Katmandu Momo Grows in the River Market and On the Road

Little Rock’s food truck scene has undeniably fallen off some since its peak in 2014. Most of the trucks from that time are now primarily permanent restaurants; The Southern Gourmasian, Pizzeria Santa Lucia (now The Pizzeria), Hot Rod Wieners (Pea Farm Bistro in Cabot) and kBird are some of the obvious examples. Katmandu Momo has also transitioned to a brick-and-mortar spot, leasing a space inside the River Market’s Ottenheimer Hall. But unlike most businesses that cut back on the truck side when they opened their restaurants, Katmandu Momo sees the permanent spot as more of a springboard to help support the truck business.

“The best part about it is being able to run the food truck smoothly out of that,” said Kyler Nordeck, who owns Katmandu Momo with his wife Saroza. “Keeping the food truck going, for us, it’s been excellent having storage, prep space, being able to fill up the food truck and having a home base there.”

Katmandu Momo opened its River Market location back in April and has settled in nicely. The hall has one of the most diverse collections of culinary cultures anywhere in the state. Indian, Middle Eastern, Mexican, Japanese, Thai and now Nepali food can all be found in the main building. That means a wide variety of customers coming through and experiencing Katmandu Momo for the first time.

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“When we opened, we expected to have a lot of returning customers,” said Kyler. “But we started looking at the reports and realized that most of our customers were new. It’s like starting all over again, attracting a new clientele and exposing us to people who have never had Nepalese food.”

Of course, one of the biggest perks of having a permanent spot is the ability to experiment with the menu. Both the truck and restaurant serve the eponymous momo, those delicious dumplings packed with flavors of garlic, ginger, cumin and coriander. But the restaurant is the only location to try Katmandu Momo’s Chow Mein, and it’s worth stopping in just for that. Chow mein is typically thought of as Chinese food, but here you get to see the wonderful combination of influences that make Nepal cuisine so interesting. It’s a strong, spiced and fragrant dish of stir-fried noodles that instantly clues you in on its origins.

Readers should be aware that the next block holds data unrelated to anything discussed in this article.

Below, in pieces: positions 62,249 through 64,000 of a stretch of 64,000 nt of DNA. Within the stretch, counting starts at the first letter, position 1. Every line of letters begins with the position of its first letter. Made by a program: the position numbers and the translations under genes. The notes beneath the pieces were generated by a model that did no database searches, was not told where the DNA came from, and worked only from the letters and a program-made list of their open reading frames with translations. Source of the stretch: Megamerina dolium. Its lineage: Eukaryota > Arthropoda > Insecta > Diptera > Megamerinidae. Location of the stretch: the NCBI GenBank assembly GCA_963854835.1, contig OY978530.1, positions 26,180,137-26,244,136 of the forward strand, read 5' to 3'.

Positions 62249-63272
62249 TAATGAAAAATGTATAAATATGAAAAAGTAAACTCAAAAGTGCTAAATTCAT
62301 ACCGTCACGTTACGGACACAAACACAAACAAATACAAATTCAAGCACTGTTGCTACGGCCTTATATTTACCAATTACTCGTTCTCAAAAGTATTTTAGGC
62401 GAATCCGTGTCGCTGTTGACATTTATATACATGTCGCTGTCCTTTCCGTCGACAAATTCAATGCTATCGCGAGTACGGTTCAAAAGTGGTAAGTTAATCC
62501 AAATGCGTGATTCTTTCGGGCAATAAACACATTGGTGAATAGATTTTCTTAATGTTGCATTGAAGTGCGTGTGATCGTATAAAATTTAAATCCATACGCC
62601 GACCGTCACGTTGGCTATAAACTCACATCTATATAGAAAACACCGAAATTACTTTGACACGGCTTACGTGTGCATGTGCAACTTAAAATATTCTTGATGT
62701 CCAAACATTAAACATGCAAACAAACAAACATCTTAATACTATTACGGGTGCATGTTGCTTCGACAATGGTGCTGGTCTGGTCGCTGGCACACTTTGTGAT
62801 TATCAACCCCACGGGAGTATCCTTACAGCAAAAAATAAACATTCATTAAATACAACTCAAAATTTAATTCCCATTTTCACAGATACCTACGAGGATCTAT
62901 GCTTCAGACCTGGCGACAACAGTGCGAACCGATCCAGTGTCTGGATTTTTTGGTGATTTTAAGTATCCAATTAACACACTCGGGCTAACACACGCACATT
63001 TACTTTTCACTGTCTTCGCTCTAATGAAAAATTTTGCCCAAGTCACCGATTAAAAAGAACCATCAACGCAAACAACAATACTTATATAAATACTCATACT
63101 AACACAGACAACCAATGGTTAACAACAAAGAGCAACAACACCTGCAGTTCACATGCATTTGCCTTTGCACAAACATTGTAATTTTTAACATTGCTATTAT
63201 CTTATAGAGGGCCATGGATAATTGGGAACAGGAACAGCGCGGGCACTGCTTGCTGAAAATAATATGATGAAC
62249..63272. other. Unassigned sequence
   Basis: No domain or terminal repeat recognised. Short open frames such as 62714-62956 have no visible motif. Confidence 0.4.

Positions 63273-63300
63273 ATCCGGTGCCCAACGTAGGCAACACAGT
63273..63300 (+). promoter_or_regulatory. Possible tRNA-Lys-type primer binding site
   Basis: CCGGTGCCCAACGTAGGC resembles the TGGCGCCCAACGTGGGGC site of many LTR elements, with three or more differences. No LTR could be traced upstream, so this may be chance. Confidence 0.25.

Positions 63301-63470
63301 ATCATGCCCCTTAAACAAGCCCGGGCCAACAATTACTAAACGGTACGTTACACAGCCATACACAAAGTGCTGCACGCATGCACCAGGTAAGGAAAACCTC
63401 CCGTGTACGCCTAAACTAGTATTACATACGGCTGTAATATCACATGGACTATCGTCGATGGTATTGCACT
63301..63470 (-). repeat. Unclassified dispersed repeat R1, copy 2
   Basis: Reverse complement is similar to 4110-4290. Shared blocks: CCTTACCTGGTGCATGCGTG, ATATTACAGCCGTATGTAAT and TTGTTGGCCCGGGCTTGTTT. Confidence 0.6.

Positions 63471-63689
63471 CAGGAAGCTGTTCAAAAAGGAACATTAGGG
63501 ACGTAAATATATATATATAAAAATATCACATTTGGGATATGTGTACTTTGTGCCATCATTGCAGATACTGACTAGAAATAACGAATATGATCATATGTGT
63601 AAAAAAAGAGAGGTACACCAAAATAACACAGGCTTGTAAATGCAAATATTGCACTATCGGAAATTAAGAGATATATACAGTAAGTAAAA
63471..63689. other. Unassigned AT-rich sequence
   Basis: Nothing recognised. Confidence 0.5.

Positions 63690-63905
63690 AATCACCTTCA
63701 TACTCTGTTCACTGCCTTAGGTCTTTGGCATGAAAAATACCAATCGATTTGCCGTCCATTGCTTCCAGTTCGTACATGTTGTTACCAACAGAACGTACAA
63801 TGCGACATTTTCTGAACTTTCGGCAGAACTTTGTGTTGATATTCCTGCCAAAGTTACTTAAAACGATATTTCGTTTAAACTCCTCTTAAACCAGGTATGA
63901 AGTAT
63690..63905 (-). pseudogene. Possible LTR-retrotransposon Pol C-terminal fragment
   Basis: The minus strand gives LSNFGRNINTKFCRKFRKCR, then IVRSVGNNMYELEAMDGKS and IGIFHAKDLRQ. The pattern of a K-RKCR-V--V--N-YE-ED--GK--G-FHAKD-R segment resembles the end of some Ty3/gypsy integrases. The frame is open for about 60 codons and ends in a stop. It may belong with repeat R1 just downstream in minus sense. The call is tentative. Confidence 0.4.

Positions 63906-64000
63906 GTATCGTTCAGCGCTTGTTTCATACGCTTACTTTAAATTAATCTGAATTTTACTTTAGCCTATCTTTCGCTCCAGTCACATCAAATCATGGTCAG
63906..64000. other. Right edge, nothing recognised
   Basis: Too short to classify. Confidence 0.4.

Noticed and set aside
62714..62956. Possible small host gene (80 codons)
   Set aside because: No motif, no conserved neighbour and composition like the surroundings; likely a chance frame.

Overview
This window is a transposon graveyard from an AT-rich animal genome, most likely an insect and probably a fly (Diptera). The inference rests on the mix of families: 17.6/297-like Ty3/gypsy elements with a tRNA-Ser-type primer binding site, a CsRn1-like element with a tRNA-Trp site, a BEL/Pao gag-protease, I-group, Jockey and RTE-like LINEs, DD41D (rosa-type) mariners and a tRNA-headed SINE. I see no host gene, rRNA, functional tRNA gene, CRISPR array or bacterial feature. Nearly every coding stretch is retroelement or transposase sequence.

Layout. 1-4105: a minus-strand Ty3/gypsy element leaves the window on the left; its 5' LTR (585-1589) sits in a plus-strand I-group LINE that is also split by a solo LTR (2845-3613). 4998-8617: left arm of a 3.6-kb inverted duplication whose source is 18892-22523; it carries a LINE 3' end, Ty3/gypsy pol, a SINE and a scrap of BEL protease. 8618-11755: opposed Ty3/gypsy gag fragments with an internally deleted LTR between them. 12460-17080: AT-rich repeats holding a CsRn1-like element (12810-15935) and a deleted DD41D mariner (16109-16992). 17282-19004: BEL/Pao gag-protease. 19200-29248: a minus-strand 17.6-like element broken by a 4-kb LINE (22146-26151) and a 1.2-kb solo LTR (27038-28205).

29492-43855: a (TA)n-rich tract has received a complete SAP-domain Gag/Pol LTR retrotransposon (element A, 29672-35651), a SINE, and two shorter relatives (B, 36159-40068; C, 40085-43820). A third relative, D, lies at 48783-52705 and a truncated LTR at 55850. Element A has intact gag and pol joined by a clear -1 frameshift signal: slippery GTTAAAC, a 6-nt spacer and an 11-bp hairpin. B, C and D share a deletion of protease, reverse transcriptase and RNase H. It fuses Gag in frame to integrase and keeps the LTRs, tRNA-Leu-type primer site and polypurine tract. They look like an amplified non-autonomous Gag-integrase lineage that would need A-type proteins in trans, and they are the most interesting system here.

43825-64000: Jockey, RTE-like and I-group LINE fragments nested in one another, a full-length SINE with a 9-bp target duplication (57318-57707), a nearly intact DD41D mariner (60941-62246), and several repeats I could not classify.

Chow Mein at Katmandu Momo

“What I do is marinated chicken with garam masala [traditional South Asian spice mix] and other spices and veggies as well, like bell peppers and carrots and onions,” said Saroza. “It’s very much Nepali food, anywhere you go in Nepal you’re going to get chow mein.”

Katmandu Momo sticks to momo and chow mein during the week to make sure customers can stop by for a quick lunch before heading back to work. But on the weekend, you can sometimes find Saroza experimenting with some gluten-free dishes or other items that take more time to put together. Of course, the River Market area is still somewhat small, leaving Kyler and Saroza hoping for another upgrade in the future.

“We’ve always dreamed of having a sit-down restaurant with a full menu,” said Saroza. “ It would allow us to do a more widely varied cuisine. We have so much food we can explore, but we have to buy a lot of spices and prep a lot, and if we don’t sell, we have to throw it away. A sit-down restaurant cuts down on that.”

For now, you can visit Katmandu Momo Monday–Saturday from 10:30 a.m. until 6 p.m. Be sure to follow Katmandu Momo on Facebook for weekly updates on the truck’s location.

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Katmandu Momo Grows in the River Market and On the Road